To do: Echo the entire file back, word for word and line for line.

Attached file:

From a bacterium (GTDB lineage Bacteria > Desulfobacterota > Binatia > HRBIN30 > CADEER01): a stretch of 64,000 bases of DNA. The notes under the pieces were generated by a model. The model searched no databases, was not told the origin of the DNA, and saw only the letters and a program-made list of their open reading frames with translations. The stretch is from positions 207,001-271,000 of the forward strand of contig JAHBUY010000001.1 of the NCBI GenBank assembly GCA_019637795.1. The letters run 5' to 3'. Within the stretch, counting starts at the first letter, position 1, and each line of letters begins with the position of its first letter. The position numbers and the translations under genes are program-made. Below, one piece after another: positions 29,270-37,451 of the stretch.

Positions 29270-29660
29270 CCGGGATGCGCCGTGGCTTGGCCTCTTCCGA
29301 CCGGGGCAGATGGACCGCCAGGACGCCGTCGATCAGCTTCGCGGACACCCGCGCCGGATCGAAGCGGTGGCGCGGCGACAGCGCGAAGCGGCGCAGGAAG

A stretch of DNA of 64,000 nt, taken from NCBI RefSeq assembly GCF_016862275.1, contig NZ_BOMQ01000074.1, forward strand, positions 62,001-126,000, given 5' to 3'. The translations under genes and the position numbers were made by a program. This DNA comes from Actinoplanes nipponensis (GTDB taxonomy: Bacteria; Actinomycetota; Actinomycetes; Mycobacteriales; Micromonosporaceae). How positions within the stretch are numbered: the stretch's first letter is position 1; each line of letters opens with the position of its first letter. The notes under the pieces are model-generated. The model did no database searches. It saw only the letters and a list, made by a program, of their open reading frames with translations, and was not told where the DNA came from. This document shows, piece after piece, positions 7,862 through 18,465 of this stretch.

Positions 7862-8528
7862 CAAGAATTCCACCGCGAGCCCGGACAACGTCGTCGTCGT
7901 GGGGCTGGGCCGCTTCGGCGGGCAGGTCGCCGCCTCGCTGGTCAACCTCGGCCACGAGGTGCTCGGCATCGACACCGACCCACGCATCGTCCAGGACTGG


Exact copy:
From a bacterium (GTDB lineage Bacteria > Desulfobacterota > Binatia > HRBIN30 > CADEER01): a stretch of 64,000 bases of DNA. The notes under the pieces were generated by a model. The model searched no databases, was not told the origin of the DNA, and saw only the letters and a program-made list of their open reading frames with translations. The stretch is from positions 207,001-271,000 of the forward strand of contig JAHBUY010000001.1 of the NCBI GenBank assembly GCA_019637795.1. The letters run 5' to 3'. Within the stretch, counting starts at the first letter, position 1, and each line of letters begins with the position of its first letter. The position numbers and the translations under genes are program-made. Below, one piece after another: positions 29,270-37,451 of the stretch.

Positions 29270-29660
29270 CCGGGATGCGCCGTGGCTTGGCCTCTTCCGA
29301 CCGGGGCAGATGGACCGCCAGGACGCCGTCGATCAGCTTCGCGGACACCCGCGCCGGATCGAAGCGGTGGCGCGGCGACAGCGCGAAGCGGCGCAGGAAG

A stretch of DNA of 64,000 nt, taken from NCBI RefSeq assembly GCF_016862275.1, contig NZ_BOMQ01000074.1, forward strand, positions 62,001-126,000, given 5' to 3'. The translations under genes and the position numbers were made by a program. This DNA comes from Actinoplanes nipponensis (GTDB taxonomy: Bacteria; Actinomycetota; Actinomycetes; Mycobacteriales; Micromonosporaceae). How positions within the stretch are numbered: the stretch's first letter is position 1; each line of letters opens with the position of its first letter. The notes under the pieces are model-generated. The model did no database searches. It saw only the letters and a list, made by a program, of their open reading frames with translations, and was not told where the DNA came from. This document shows, piece after piece, positions 7,862 through 18,465 of this stretch.

Positions 7862-8528
7862 CAAGAATTCCACCGCGAGCCCGGACAACGTCGTCGTCGT
7901 GGGGCTGGGCCGCTTCGGCGGGCAGGTCGCCGCCTCGCTGGTCAACCTCGGCCACGAGGTGCTCGGCATCGACACCGACCCACGCATCGTCCAGGACTGG